I really liked the website! Beautiful silkies! Thanks for all the info. I first hatched buff and I'm selling them because I decided not to stick with it. Plus, they had grey leakage in the tail feathers. Do you find buff to be a "harder" color to breed? I've decided to go with "paint"!
Very interesting info! Thank you for posting. What book was this from?
None of mine roost! I have one roost that was only a few inches off the ground and still no roosting!
Buffs... my stubborn project that are almost impossible to get right. I'll try and keep it simple.... The standard itself is self up for failure. They want the gorgeous golden buffs like in other breeds, however they forget that silkies have black skin to deal with. Genetically speaking, you are dealing with 2 main bases for buff: wheaten and partridge. Wheaten bases are those pure golden buffs that we all desire to get. That however goes hand in hand with the lighter skin color, which is a disqualification if you get the red combs, lighter eyes, etc. Add in the partridge base and you get back to the dark combs, eyes etc. That is also responsible for the dark in the tails, wings....aka smutty coloration. You aren't DQ'd like for the red combs, but you are faulted if there is a lot of smut. You pretty much need the perfect balance of the 2 genes and raise ALOT of babies to get those few perfect ones. Deal with all those color issues on top of basic conformation (type, wings, toes, etc), depth of feathering, etc and you really have your work cut out for working with this color.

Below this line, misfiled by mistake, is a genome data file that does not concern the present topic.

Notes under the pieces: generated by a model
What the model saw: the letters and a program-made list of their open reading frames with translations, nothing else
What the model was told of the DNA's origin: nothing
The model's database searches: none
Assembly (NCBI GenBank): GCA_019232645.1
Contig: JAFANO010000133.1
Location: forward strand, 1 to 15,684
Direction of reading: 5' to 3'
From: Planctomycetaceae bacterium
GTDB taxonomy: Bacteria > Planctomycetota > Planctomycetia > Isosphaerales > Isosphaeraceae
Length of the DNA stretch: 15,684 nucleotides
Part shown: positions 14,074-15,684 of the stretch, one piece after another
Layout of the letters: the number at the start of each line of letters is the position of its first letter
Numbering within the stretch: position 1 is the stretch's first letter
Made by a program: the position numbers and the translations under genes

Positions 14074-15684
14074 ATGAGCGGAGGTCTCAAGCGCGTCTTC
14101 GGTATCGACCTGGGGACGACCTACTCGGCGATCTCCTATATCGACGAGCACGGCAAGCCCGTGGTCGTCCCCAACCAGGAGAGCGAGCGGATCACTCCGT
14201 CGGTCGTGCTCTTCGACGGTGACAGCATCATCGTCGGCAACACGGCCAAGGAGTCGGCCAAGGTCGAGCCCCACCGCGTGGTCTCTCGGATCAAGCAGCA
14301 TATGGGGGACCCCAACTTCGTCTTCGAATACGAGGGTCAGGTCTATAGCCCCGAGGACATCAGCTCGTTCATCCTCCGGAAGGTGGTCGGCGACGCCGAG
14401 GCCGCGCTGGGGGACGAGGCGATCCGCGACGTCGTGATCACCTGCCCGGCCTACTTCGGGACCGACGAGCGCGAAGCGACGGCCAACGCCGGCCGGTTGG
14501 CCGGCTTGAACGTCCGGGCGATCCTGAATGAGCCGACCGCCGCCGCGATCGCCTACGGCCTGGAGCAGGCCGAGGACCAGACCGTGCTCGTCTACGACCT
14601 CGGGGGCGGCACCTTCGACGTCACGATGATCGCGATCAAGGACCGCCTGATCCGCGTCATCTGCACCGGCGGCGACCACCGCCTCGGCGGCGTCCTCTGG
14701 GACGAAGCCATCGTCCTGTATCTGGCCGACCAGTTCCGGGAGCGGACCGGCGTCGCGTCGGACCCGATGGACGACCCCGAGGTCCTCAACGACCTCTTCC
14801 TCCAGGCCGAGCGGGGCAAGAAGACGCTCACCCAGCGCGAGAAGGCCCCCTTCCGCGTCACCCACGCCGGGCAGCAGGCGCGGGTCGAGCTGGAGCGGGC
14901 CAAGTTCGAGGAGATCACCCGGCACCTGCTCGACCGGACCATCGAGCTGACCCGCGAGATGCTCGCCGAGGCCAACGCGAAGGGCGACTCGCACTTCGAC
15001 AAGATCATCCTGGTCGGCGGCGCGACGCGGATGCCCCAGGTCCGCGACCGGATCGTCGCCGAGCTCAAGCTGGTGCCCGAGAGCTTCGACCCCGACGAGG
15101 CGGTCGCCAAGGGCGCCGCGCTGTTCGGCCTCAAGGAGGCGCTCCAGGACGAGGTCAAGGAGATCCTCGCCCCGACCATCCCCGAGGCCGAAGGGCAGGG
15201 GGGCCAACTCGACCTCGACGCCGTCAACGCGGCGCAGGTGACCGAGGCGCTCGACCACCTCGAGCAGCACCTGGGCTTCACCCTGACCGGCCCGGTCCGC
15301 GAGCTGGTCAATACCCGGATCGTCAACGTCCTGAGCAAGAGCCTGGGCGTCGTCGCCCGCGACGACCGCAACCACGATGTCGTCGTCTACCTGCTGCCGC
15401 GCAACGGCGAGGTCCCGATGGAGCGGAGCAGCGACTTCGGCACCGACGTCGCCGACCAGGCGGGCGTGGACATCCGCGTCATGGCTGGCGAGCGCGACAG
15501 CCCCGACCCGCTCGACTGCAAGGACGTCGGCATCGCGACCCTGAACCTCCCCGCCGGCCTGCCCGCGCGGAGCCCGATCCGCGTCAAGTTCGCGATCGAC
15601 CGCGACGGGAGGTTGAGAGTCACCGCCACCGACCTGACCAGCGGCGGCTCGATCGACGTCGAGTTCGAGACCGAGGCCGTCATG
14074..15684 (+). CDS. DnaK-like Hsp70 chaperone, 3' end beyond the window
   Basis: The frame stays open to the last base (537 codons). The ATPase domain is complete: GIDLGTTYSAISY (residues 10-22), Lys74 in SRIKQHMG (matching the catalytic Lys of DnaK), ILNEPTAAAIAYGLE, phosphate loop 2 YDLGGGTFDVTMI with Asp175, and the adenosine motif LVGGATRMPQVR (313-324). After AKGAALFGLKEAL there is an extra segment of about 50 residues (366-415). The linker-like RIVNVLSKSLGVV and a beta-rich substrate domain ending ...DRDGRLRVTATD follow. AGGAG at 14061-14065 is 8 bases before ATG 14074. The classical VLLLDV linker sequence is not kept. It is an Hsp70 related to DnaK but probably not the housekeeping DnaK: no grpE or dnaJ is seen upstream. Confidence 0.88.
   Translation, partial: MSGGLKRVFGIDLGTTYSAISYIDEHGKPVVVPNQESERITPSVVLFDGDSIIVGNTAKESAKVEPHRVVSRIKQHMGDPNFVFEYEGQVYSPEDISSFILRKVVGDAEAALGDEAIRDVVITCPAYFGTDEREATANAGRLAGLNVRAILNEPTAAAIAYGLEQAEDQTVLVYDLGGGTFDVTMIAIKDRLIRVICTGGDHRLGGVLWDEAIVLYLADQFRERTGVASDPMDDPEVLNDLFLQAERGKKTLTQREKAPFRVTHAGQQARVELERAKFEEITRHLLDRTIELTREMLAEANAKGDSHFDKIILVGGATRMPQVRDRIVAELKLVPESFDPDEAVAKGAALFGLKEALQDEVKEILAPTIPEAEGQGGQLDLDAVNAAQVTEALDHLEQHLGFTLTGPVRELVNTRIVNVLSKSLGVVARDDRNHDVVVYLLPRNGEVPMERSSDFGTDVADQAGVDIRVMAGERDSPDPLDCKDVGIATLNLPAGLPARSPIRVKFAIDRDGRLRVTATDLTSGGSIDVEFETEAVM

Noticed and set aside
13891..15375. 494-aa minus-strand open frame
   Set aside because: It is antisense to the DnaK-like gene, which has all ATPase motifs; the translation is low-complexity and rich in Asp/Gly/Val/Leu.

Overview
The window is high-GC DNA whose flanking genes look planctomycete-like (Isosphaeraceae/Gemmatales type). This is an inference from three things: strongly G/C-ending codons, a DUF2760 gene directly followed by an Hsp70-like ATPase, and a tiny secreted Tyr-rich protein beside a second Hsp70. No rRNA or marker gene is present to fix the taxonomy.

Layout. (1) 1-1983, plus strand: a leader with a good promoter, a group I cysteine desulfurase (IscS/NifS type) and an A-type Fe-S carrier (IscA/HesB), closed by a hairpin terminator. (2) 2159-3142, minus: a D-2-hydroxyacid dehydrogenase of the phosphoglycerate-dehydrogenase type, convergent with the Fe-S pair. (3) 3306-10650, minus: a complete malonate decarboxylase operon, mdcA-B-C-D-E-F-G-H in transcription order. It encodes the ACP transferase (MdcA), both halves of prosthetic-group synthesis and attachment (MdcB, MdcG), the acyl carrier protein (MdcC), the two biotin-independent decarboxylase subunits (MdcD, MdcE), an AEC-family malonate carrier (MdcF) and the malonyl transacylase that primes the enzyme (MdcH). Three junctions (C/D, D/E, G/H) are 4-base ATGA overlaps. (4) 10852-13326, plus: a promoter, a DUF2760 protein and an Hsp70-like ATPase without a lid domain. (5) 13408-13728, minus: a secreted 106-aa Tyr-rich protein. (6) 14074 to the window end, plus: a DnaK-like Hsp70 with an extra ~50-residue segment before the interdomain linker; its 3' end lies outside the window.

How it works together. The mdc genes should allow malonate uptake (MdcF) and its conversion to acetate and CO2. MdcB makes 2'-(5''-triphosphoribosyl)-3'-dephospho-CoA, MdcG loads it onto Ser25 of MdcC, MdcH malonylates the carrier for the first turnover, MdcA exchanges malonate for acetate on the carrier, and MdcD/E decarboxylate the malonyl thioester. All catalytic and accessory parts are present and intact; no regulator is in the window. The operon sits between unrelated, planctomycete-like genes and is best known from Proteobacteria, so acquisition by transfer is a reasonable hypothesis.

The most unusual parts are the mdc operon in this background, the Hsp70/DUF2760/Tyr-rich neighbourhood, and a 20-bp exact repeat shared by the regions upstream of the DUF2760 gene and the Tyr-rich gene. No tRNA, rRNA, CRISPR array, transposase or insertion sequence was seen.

Paints are pretty and have come a long ways in the past few years. They just aren't in the standard yet and can only be shown as NSV - non-standard variety. They can't compete for overall breed classes and thus can't get on champ row.
I actually found that article on Show Bird Bid forum and I think there is some discussions back on TheCoop.Org on the topic.....
My silkies don't roost at all either... My bantam polish can sometimes fly up to try and roost, but can't figure out how to get back down. Fun dealing with crested/bearded breeds....Isn't it ironic that only intelligent people understand the meaning of "ignorance is bliss"?Isn't it ironic that only intelligent people understand the meaning of "ignorance is bliss"?post #56928 of 6222511/11/15 at 1:46pmQuote:I've supplied a 3 m old timber ladder that runs along one wall and up to the top of the nest boxes. Many of my non bearded will happily climb along the ladder to roost , but I have noticed that the bearded ( vision impaired ) are more inclined to huddle in the corner. Depending on your set up it is often safer for them to be up off the ground, here the rats hassle them if they aren't on the roost.Originally Posted by Banaynaychicken